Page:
Korean War Legacy Project

Avery Creef


Avery Maurice Creef was born on February 4, 1932, in Virginia Beach, Virginia. He graduated high school from Portlock High School in Chesapeake, Virginia, in 1950. He recalls not learning anything about Korea in high school. He did remember hearing about the war as a high school graduate and eventually enlisted in the Army in January of 1951. He attended bootcamp at Fort Polk in Louisiana and Fort Benning in Georgia before being sent off to Korean in June of 1952. After landing in Incheon, South Korea, he was taken up to Old Baldy at the 38th parallel and served in the 2nd Infantry Unit’s 12th Field Artillery Division. He caught malaria in July of 1952 while in Korea. He recovered and continued to fight on the frontlines until the ceasefire on July 27, 1953.

Video Clips

Basic Training at Fort Polk

Avery Creef, after enlisting in the Army in January of 1951, went to boot camp in Fort Polk, Louisiana. He reflects on his experiences and what he learned. He spent twelve weeks there and recalls countless marching drills and learning to shoot different weapons. He then went to Fort Benning, Georgia, for more training. He landed in Incheon, South Korea, in June of 1952.

Tags: Incheon,Basic training,Food,Living conditions,Message to Students,Weapons

Share this Clip +

Share YouTube:

Share from this page:


Impressions of Korea

Avery Creef shares the image of Korea he has in his mind. He recalls seeing many mountains. He recounts landing in Incheon at dark but remembers the city being destroyed. He also recalls seeing Seoul on his way out of Korea and remembers it being destroyed.

Tags: Incheon,Seoul,Impressions of Korea,Living conditions,Physical destruction,Poverty

Share this Clip +

Share YouTube:

Share from this page:


Experiences from the Front Lines

Avery Creef speaks about his experiences on the front lines at the Kumhwa Valley, Old Baldy, and the Iron Triangle. He recalls fighting against both the North Koreans and Chinese soldiers. There were a few dangerous situations where he almost lost his life. He remembers constantly firing flares.

Tags: 1952 Battle of Old Baldy, 6/26-8/4,1952 Battle of Triangle Hill, 10/14-11/25,Chinese,Fear,Front lines,Impressions of Korea,Living conditions,North Koreans,Personal Loss,Physical destruction,South Koreans,Weapons

Share this Clip +

Share YouTube:

Share from this page:


Living Conditions, Daily Routine

Avery Creef recalls never being able take a shower. He recounts never being dressed properly for the freezing winter weather. He slept in a bunker and ate C-rations. He shares how he enjoyed eating the pork and beans and adds that everything else tasted terrible. He remembers receiving packages from home periodically which would include better food options. He also remembers writing letters home.

Tags: Cold winters,Food,Front lines,Letters,Living conditions,Message to Students,Physical destruction

Share this Clip +

Share YouTube:

Share from this page:


Video Transcript

[Beginning of Transcribed Material]


I:          It’s November 3, 2021, beautiful city of Villages in Florida.  My name is Jung Woo Han.  I am the President of Korean War Legacy Foundation which has more that 1,500 Korean War veterans from U.S. and also other countries that participated in the Korean War. We are doing this to commemorate the special occasion which is the 70th anniversary of the Korean War break out in 1950 supported by the Ministry of Patriots and Veterans Affairs of Republic of Korea.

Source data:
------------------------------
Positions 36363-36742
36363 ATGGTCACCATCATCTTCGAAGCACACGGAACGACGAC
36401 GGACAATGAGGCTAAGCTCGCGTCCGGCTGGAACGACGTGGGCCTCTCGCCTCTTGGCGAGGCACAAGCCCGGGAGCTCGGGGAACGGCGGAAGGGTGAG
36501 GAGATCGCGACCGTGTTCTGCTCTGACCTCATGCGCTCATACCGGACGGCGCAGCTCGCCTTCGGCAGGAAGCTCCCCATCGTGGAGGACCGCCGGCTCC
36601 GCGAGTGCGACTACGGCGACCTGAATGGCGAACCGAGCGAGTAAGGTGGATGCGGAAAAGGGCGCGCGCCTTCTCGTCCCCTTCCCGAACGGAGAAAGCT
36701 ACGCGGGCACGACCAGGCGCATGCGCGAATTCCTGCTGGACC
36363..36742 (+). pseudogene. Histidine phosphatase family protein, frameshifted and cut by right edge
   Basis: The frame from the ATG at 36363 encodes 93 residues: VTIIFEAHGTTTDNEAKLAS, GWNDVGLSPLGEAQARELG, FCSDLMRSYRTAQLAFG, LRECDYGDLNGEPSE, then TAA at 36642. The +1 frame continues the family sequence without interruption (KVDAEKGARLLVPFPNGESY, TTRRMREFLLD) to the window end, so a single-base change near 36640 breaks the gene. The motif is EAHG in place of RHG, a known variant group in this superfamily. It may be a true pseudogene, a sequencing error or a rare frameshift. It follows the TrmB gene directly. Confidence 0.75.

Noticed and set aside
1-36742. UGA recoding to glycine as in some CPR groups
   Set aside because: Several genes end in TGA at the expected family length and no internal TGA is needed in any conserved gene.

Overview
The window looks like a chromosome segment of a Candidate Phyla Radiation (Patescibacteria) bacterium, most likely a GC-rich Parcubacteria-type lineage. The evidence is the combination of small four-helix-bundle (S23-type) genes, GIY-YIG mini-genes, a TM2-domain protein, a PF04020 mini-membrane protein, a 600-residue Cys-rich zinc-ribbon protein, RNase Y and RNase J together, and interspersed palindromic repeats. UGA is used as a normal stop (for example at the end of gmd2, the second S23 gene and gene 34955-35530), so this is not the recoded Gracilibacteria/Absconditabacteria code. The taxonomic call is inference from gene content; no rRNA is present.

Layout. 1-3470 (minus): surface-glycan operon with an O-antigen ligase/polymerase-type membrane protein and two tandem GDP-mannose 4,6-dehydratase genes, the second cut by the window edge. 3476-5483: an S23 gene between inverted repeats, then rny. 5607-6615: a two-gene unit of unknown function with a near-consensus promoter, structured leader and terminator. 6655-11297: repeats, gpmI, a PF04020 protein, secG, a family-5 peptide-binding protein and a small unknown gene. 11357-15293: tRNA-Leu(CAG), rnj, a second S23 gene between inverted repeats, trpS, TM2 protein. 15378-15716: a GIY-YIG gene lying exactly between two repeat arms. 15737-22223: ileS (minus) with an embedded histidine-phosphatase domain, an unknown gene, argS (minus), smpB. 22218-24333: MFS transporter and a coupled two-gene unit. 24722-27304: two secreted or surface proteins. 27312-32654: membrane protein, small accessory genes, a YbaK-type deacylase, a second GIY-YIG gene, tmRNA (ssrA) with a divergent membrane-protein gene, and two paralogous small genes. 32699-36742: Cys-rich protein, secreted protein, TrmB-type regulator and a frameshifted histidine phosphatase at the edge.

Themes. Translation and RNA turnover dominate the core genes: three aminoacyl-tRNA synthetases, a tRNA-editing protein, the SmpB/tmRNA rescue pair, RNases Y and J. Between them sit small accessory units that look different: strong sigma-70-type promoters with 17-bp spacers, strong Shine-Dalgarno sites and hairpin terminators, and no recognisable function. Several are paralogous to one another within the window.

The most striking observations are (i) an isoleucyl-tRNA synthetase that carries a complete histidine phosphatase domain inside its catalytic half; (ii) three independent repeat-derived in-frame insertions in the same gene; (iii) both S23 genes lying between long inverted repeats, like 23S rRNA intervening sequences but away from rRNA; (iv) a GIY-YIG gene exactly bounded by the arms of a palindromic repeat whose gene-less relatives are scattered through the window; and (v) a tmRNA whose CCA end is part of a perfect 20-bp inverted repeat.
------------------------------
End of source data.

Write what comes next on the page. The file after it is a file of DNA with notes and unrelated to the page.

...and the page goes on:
The main goal to do this interview is to preserve your memory because it’s been already a long time ago.  And we want to honor your service by preserving your memory and direct witness.  But most importantly we want to provide this interview to history teachers in our classrooms so that they can use this interview to talk more about the legacy of the Korean War.



Otherwise, it’s going to be forgotten.  And that’s why we’re making a lot of curricular resources based on the analysis of this interview.  And we have more than 1, 500.  Teachers are working for my foundation.  They analyze this interview and take out important parts of it.  And then we hire the best writers of the teachers, and they write the curriculum book, okay?  So that’s why we are doing this.  Thank you for coming.  It’s my great honor and pleasure to meet you, sir/



Introduce yourself.  What is your name?

A:        My name is Avery Maurice Creef.
I:          Can you spell it?

I:          MAURACE?

A:        MAURICE.

I:          ICE.

A:        Yes.

I:          Maurice.

A:        Um hm.

I:          What is your birthday?

A:        Two, four, three two.



I:          Three two.  So, you are a young man.

A:        Yes.

I:          Eighty-nine, just 89, right?
A:        Yeah.

I:          Where were you born?
A:        In Virginia Beach, Virginia.

I:          And tell me about your family background when you were growing up.

A:        Well, my father was a boat man.  So, he was gone a lot.  But we traveled with him going and coming sometimes.



I was eight, nine, ten years old, get on the boat and go with him for trips, you know, during the summertime when you’re out of school I did.  And then I worked most all my time all the way through nine, ten years old, right on through high school, I was working on some kind of job.